Have you ever found yourself wanting to avoid certain contexts — contexts where you can’t be as broken and bruised as you truly are; where you can’t be as weary and confused as you are; where being completely genuine in your hurting would be completely unforgivable.
As I mention this I am thinking particularly of Christian gatherings or church congregations. In how many instances are we guilty of being an ununified people because we do not let battered believers and sobered sinners be at home in our midst?
In the last few months I have gotten to see particularly how exclusive the road of suffering can be. Sometimes we who go through difficulties are encouraged to reach out, to become more committed to the local church and to become enmeshed with other believers in fellowship.
I used to see this as a fine expectation; those who struggle should not have to struggle alone. And I have heard that verse on not forsaking the “gathering together” of the assembly of believers times without number — even if they flowed from voices in my head reminding me of the coaching that I could expect from others on the subject if it appeared I was failing to obey it.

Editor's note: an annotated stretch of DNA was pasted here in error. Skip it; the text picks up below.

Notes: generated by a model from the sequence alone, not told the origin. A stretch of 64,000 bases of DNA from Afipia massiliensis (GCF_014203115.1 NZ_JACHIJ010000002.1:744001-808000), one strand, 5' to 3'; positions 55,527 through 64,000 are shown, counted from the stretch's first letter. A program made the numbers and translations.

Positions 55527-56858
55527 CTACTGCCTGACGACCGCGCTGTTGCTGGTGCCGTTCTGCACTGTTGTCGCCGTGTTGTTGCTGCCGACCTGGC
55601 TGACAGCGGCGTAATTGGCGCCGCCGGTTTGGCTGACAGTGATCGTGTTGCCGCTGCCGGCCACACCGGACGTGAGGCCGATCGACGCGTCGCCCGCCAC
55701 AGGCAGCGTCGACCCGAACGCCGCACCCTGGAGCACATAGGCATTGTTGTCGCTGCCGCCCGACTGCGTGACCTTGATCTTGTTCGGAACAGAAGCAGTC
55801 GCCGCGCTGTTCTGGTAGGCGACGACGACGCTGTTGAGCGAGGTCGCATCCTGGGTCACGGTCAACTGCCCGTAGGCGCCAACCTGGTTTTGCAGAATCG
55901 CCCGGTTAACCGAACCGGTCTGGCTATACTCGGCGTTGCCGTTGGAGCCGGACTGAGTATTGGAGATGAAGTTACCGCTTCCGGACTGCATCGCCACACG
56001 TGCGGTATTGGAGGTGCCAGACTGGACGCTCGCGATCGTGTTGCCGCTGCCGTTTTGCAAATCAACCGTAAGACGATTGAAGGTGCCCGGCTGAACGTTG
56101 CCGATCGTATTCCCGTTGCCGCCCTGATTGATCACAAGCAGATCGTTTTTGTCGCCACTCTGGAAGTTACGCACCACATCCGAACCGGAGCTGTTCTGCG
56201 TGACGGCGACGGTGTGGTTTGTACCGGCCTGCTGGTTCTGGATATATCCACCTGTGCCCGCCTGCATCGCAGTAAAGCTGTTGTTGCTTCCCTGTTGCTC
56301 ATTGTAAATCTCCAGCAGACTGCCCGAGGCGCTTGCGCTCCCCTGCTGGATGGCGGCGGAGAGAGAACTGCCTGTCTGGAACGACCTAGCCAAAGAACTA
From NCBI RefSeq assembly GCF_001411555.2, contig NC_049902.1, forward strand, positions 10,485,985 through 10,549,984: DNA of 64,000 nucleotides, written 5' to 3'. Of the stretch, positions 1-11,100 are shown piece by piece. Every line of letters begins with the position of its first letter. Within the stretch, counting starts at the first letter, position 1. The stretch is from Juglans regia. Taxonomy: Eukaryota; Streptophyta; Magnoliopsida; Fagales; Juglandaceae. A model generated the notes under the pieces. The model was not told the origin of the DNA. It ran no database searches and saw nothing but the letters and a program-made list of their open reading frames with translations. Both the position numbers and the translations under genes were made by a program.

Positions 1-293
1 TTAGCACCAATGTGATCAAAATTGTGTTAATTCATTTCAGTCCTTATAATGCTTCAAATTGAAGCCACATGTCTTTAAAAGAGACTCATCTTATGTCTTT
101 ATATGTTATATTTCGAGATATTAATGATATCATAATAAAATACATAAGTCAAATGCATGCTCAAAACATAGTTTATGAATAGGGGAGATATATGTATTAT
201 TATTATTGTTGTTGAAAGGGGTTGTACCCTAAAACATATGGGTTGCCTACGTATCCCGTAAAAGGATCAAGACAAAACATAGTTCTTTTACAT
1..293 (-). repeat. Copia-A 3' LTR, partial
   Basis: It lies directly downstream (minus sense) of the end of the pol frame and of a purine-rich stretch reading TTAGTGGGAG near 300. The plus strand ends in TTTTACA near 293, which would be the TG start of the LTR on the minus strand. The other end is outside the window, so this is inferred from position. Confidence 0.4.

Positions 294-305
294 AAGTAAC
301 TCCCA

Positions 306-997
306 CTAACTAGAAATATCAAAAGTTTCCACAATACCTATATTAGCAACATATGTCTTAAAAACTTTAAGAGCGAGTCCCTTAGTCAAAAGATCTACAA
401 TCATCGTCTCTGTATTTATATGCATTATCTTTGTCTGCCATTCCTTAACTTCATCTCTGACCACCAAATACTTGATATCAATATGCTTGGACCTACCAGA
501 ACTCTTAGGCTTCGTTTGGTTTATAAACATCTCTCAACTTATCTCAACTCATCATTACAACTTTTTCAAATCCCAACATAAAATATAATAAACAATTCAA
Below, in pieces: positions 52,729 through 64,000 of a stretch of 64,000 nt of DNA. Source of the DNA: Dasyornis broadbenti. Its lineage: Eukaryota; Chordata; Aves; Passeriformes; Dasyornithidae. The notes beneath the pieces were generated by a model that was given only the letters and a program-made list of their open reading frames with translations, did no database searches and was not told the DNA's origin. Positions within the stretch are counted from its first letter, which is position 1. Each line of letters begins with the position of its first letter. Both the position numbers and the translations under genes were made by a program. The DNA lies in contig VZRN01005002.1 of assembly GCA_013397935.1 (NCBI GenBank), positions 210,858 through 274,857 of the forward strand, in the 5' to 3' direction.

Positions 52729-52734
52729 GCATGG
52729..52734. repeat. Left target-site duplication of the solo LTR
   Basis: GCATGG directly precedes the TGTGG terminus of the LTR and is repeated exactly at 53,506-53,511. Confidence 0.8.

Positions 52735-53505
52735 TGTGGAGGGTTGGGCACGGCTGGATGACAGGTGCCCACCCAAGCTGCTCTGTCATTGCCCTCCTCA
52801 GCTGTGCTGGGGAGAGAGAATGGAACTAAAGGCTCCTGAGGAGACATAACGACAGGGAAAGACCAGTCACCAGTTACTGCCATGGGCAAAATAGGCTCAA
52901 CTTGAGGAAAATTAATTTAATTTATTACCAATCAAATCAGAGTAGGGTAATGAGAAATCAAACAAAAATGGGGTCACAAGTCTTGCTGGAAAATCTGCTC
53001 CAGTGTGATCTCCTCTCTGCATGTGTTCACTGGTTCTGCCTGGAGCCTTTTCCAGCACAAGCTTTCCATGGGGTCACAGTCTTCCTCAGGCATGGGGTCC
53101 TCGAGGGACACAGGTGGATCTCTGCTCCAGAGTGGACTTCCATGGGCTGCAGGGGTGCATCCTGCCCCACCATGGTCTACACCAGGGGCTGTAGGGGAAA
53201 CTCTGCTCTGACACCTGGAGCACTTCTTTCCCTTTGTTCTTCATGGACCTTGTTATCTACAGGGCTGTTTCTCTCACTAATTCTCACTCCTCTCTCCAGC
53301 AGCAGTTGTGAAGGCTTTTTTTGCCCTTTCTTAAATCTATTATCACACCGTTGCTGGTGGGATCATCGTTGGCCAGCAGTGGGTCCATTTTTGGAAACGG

But these expectations make me tired. I have spent too much time feeling confused by the word and counsels themselves, let alone the motives behind them. Are we so concerned about the right appearance — and dare I say performance — of our parishoners that we should step over their broken hearts, bodies and minds to insist that they fulfill the Word of God the way that we see as the best?
What is the thing of bigger concern here? Convincing others of their need to labor to our satisfaction, or seeking how we might labor to God’s satisfaction on their behalf? Are we forgetting how our Lord has proclaimed the poor in spirit,
Those who mourn, etc
to be blessed in His sight?
Are we looking for God to wash and purify our vision of others — even while their imperfections and weakness in the faith are blemishes that bother our eyes and test our hearts?